Making a Plan pt. 5 - Exercise Selection

Exercise selection might just be the most confusing thing you could ever come across. There are at least a gazillion different exercises you can do. So how do you pick the one best for you?

There are several different criteria pertinent for choosing the right exercises.

  1. Injury history - If you have an injury somewhere, you may be best served selecting exercises that won't exacerbate the injury. This doesn't mean you'll never be able to do these exercises again, it might just mean to take a hiatus from certain exercises for a bit.
  2. Training Experience - The more you've trained the more you'll know what exercises or types of exercises may work for you. Those of you brand new to training may want to choose exercises easier for you to do safely and give yourselves room to progress.
  3. Goals - Your goals are going to vastly impact the exercises you choose. However it's also important to understand where you are at not just where you want to be.

For our intents and purposes we are going to break exercises down into two categories. Isolated exercises and Compound exercises. Think of isolated exercises where you're really only allowing one joint to move. Like a biceps curl or tricep extension. The only joint that should be moving during these exercises is the elbow. Compound exercises are exercises where multiple joints are moving like a squat or bench press. 

The biggest mistake I see people make is going straight to isolated exercises. While they have some value their effectiveness, regardless of your goal, is minimal without compound exercises. The reason being is compound exercises produce a greater stimulus to the rest of your body. They force your body to have to work harder, and create greater adaptations. Arnold did not just get as big as he was doing bicep curls all day, rather he squatted and benched as well. On the other side of the coin think of those lean athletes simply ripped and shredded not necessarily bulky. They too got there by using compound exercises.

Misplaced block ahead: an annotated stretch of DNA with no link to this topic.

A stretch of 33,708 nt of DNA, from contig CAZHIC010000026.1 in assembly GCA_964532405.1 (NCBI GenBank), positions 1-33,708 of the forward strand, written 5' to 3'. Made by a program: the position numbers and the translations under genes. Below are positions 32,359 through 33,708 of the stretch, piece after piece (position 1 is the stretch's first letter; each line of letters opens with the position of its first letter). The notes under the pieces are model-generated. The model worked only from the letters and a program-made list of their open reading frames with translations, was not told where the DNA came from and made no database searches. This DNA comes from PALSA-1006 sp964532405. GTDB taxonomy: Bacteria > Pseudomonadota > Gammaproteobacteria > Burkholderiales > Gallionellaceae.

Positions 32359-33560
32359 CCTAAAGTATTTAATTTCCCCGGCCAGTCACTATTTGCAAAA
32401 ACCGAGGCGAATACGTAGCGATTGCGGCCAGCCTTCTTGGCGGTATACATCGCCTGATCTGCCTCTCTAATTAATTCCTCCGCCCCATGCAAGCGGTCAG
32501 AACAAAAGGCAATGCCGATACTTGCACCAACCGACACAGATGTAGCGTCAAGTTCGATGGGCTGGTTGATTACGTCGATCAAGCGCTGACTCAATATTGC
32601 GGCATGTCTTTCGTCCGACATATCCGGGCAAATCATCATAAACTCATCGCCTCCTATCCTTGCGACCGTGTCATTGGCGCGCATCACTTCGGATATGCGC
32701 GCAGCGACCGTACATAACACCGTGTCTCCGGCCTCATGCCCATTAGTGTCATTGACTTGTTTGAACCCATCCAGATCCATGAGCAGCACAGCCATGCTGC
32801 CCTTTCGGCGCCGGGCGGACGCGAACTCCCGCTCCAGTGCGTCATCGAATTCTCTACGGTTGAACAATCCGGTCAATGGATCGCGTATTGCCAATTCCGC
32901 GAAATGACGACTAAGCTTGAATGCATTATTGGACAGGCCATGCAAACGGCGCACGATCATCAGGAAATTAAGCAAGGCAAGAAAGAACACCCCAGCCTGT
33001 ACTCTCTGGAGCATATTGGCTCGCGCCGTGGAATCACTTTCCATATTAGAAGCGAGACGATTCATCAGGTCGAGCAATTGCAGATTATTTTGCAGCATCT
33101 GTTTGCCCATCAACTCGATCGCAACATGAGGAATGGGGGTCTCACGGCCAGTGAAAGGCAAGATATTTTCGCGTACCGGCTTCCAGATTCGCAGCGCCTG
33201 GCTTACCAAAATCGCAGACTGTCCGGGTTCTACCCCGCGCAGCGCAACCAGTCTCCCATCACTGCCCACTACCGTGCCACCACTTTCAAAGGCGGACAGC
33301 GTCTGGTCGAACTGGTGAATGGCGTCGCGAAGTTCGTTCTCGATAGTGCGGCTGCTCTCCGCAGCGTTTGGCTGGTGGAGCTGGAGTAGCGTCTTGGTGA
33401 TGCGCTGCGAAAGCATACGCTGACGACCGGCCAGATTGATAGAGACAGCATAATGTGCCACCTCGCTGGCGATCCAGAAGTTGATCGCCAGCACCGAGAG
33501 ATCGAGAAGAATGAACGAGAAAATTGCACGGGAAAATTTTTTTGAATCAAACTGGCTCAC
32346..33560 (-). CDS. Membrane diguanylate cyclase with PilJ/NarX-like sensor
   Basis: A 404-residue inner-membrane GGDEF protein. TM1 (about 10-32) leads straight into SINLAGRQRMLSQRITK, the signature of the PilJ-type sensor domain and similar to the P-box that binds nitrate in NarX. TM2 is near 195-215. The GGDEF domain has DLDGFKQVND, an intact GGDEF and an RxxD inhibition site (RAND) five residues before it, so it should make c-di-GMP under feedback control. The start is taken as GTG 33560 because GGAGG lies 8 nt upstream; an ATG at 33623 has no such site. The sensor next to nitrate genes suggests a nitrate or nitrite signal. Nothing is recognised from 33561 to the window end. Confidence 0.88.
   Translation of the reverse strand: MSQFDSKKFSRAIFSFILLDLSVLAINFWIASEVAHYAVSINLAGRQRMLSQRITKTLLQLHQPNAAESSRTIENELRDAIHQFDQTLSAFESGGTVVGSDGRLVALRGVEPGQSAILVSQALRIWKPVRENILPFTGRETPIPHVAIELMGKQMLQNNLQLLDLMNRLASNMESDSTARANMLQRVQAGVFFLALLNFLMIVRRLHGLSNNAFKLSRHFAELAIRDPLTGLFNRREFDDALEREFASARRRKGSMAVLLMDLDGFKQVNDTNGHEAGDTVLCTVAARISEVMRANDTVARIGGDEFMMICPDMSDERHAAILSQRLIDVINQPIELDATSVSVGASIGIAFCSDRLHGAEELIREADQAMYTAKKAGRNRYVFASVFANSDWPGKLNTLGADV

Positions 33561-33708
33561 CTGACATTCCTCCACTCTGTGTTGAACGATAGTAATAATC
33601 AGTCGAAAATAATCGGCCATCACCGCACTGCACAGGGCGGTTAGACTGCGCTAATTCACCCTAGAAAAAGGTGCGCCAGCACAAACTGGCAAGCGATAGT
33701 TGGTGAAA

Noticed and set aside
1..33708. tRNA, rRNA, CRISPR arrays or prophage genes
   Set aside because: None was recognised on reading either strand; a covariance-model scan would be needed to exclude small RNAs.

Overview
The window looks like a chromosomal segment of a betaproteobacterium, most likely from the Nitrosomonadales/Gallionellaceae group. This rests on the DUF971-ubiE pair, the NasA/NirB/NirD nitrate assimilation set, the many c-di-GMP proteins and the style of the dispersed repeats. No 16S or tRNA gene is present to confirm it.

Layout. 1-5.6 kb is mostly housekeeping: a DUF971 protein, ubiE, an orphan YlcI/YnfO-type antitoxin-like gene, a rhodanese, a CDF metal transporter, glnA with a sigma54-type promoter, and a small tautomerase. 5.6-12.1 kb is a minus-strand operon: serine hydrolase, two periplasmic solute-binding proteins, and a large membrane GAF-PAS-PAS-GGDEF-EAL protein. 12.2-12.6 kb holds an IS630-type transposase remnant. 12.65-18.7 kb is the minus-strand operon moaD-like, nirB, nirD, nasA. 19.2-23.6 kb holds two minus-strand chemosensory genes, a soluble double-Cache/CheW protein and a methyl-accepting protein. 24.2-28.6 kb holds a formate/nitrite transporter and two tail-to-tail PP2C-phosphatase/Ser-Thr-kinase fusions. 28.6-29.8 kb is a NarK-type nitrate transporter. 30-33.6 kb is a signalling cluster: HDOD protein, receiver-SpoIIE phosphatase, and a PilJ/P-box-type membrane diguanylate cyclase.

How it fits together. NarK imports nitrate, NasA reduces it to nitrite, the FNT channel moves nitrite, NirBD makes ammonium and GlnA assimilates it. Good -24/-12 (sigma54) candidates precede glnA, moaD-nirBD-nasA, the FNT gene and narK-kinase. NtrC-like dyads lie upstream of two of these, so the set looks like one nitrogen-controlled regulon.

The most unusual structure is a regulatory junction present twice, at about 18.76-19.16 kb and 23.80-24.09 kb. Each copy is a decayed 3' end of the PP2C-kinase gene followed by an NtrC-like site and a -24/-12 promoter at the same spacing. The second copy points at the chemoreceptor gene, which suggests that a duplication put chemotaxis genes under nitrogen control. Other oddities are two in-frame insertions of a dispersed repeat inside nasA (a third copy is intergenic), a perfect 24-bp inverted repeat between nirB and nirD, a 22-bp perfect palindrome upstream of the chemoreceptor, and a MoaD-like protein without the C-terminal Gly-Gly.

This is not to say isolated exercises don't have their time and place. There is nothing wrong with curls, but you need to choose exercises that will build strength and then isolated exercises become more effective the stronger you get. 

There are 6 categories to use when selecting compound movements.

  1. Hinge (Butt bends, shins stay vertical)
  2. Squat (Butt bends, shins move forward)
  3. Upper Body Push (You push the weight away from your body)
  4. Upper Body Pull (You pull the weight closer to you)
  5. Single Leg (You lunge, step-up, or do something on one leg)
  6. Core/Carry (You plank, side plank, or pick up a heavy weight and walk with it)

It is important when going through a program that you use all 6 of these at least once in some shape or form. This will help ensure your program is  well rounded, and will help you really start to move closer to your goals. .  

I am keeping this basic because quite frankly it shouldn't be complicated. If you can ensure you are getting all 6 of these movements then have fun throwing in isolation work as well. The key with exercise selection is to keep it simple. 

Next post I will kick the complexity up a notch and start to discuss sets and reps. Get Ready!

-Dave